The ship was built in 1981 and was the fourth in a series four. It has a draft of 8.5 m and displaces 15,000 tons. Total engine power is 22,100 horsepower. The generators produce 660 vac which is converted into 800 vdc to drive the 3, 5,400 kW electric motors, each of which is attached to one of the 3 propellers. The 4.3 m propellers turn at 120 rpm. When at full power with all 6 generators running 1,600 vdc is applied to each motor by placing the generators in series. There are 5 auxiliary generators, 380 v, 50 Hz, that is stepped down to 220 v for use about the ship. Fuel consumption is 2 T/day for the auxiliaries, 12 T/day for the mains under normal operation but 100 T/day at maximum power. The fuel tanks are so large that they fuel only twice a year. The ship range is 10,500 NM. When it was a working ice breaker it carried a crew of 80; now the crew is 40, excluding the hotel department. It is no longer used, except in emergences, as a working ice breaker. It has been extensively modified for tourism. It is a class 3 ice breaker; intended for harbor and river use. The atomic-powered Yamal is a class 1.
After lunch we were to do a zodiac cruise around some islands where there were reputed to be walrus. The heavy swell in which we have been traveling (which caused the ship to roll greater that 20o) made boarding the zodiacs impossible so we settled for a close approach to one small island which contained 5 polar bears, although I could spot only 2 through the fog. Then we moved to a nearby island where there were some walrus hanging out. They were also very difficult to see through the fog.
Visited a fairly nice village of 400 residents today called Kimmirut. Kimmirut means “heel” and was named for a large rock by the harbor that resembles a heel. We have rounded the southern-most point of Baffin Island and are working our way west. Kimmirut is located at the end of a shallow fjord so the ship had to anchor 5 miles away. Our group was the first to go ashore by helicopter. Just before we left the ship the word came back from the staff already there to bring bug repellant. We grabbed ours plus our bug screen hats. Jodie and I were separated on two different flight but as a reward we both flew in the co-pilot’s seat. The view is much better there. As the helicopter was landing we observed the welcoming staff performing the Baffin salute (e.g., waving their hands back and forth in front of their faces to drive the mosquitoes away.) We applied repellant and donned our hats. When we left the terminal building the netting on the hats was quickly covered with flies and mosquitoes. They were our constant companions throughout the visit.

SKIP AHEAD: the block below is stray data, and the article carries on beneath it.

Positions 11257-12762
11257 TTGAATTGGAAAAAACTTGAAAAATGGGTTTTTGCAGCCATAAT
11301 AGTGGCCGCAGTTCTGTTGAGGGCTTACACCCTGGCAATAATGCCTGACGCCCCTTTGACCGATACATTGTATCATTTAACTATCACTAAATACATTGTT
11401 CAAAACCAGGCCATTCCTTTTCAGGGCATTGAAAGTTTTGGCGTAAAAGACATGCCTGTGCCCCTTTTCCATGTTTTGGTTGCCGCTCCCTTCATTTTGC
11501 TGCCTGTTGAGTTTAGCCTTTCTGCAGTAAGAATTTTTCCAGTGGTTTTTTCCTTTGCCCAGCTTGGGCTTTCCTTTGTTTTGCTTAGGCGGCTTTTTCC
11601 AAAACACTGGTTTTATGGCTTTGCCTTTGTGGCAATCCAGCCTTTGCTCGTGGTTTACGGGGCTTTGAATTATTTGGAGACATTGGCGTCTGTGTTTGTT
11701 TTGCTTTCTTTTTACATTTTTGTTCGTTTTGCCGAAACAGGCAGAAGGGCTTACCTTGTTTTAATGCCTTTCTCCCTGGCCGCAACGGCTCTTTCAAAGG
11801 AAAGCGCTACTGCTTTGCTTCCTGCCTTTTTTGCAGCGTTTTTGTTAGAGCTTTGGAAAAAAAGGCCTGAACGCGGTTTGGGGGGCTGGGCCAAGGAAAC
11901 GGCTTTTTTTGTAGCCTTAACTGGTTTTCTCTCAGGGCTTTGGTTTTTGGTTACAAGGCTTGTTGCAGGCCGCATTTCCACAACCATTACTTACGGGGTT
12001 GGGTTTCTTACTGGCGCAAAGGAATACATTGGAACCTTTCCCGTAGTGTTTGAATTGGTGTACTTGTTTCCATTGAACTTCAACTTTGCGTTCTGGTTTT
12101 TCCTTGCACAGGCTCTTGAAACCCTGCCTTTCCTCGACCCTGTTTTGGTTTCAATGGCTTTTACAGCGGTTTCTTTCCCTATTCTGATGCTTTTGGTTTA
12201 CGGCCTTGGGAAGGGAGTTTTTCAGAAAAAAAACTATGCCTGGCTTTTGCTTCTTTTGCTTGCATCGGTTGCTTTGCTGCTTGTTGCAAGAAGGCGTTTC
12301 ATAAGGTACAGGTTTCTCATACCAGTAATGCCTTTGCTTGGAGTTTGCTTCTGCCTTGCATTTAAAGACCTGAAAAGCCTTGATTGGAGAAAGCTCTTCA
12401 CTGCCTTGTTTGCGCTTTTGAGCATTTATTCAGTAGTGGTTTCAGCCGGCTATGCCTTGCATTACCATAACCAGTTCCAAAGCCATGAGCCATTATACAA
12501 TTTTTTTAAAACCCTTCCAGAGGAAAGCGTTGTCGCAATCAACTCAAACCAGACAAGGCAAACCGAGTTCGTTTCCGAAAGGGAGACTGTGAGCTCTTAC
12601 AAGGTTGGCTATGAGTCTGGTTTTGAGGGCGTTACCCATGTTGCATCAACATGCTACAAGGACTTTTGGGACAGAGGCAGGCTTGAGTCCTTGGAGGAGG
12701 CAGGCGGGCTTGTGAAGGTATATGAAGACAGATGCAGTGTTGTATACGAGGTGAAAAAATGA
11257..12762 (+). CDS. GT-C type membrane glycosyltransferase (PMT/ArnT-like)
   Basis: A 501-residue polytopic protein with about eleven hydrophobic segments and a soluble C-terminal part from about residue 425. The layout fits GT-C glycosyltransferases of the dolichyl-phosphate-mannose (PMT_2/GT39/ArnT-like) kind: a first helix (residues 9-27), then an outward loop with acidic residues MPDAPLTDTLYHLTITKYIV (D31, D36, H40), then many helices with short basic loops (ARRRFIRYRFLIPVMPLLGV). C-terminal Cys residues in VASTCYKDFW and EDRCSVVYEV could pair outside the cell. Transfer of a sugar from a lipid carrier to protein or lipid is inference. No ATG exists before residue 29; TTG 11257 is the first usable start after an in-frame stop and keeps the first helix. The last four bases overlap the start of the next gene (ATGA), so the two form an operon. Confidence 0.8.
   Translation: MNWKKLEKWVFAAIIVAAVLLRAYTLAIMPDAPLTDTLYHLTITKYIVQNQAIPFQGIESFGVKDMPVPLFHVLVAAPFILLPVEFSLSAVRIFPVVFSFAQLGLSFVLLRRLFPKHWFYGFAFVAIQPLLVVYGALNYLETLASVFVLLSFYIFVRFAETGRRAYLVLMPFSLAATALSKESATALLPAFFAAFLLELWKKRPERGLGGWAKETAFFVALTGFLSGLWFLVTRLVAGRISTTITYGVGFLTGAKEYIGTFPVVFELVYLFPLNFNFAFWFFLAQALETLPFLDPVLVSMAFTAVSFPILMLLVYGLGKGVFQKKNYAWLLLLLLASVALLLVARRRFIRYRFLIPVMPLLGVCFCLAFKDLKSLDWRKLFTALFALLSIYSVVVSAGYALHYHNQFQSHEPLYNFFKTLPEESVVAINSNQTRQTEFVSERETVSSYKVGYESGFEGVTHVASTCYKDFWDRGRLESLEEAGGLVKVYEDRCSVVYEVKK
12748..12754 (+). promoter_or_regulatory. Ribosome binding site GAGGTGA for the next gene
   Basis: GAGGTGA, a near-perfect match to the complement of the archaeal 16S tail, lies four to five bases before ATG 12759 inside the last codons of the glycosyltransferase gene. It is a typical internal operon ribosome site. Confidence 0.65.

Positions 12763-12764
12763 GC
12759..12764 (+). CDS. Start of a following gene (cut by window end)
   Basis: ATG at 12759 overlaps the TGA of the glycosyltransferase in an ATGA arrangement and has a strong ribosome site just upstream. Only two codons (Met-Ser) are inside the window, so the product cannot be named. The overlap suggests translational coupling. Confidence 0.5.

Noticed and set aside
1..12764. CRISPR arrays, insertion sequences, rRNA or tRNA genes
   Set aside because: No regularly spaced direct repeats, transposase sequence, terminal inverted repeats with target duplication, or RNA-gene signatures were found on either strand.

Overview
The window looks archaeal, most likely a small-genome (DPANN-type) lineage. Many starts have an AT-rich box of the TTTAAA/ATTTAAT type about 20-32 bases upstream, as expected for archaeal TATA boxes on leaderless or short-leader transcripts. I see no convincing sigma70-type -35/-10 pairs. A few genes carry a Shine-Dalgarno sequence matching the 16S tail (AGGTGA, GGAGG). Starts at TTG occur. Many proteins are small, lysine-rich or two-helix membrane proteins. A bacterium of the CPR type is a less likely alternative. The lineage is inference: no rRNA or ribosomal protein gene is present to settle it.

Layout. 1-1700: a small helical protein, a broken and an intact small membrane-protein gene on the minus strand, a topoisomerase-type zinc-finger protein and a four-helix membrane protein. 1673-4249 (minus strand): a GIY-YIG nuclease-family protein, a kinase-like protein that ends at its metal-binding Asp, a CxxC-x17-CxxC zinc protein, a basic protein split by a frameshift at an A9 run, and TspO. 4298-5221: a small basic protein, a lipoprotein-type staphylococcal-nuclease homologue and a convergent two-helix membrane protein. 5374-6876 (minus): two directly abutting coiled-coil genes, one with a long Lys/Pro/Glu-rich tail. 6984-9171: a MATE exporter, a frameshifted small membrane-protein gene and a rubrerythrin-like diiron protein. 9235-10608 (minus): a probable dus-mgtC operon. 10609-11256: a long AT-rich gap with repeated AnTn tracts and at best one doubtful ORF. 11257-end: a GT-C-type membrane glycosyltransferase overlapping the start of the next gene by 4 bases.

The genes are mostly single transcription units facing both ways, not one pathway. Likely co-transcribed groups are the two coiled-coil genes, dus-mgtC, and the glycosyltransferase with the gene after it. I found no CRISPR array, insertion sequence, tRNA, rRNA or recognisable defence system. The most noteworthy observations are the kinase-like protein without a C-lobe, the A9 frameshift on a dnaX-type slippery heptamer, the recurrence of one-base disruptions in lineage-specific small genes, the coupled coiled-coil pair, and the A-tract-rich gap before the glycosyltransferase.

This was a typical Canadian Arctic community with prefab houses and modern public buildings. A local guide led us around the place however our group disintegrated toward the end and we lost him. There was a nice local craft shop located in the oldest building in the original Northwest Territories. Eventually we had some singing, some throat singing, and demonstration of Inuit athletics plus the use of a dog team whip. Although dog teams have been replaced by quad runners, there are still dog teams. If an outsider wants to hunt for a polar bear, he must first win a permit in a lottery system then conduct his hunt with a native guide using a dog team. If he doesn’t get his bear in two days he loses out.
We went back to the ship by zodiac, a very long, cold ride. A large number of 6 to 8 year old boys “assisted” with the zodiac operation and were rewarded with a brief zodiac ride.
There was a cold, unproductive zodiac ride in the morning at Salisbury Island. The first group saw some walrus and had a very distant view of a polar bear and cub. All we saw on our ride was a glaucous gull nesting site and some anthropoids in the water. But it was very cold.
In the afternoon we made our final visit to an Inuit community, Cape Dorset. We toured the town the highlight of which was the craft center which has many excellent stone carvings and lovely prints. We bought a rather large carving of a loon which we hoped to get home unbroken (we did). There was also another concert of throat singing. We’ve seen none of the drum dancing like we’ve seen in the Bering Sea area.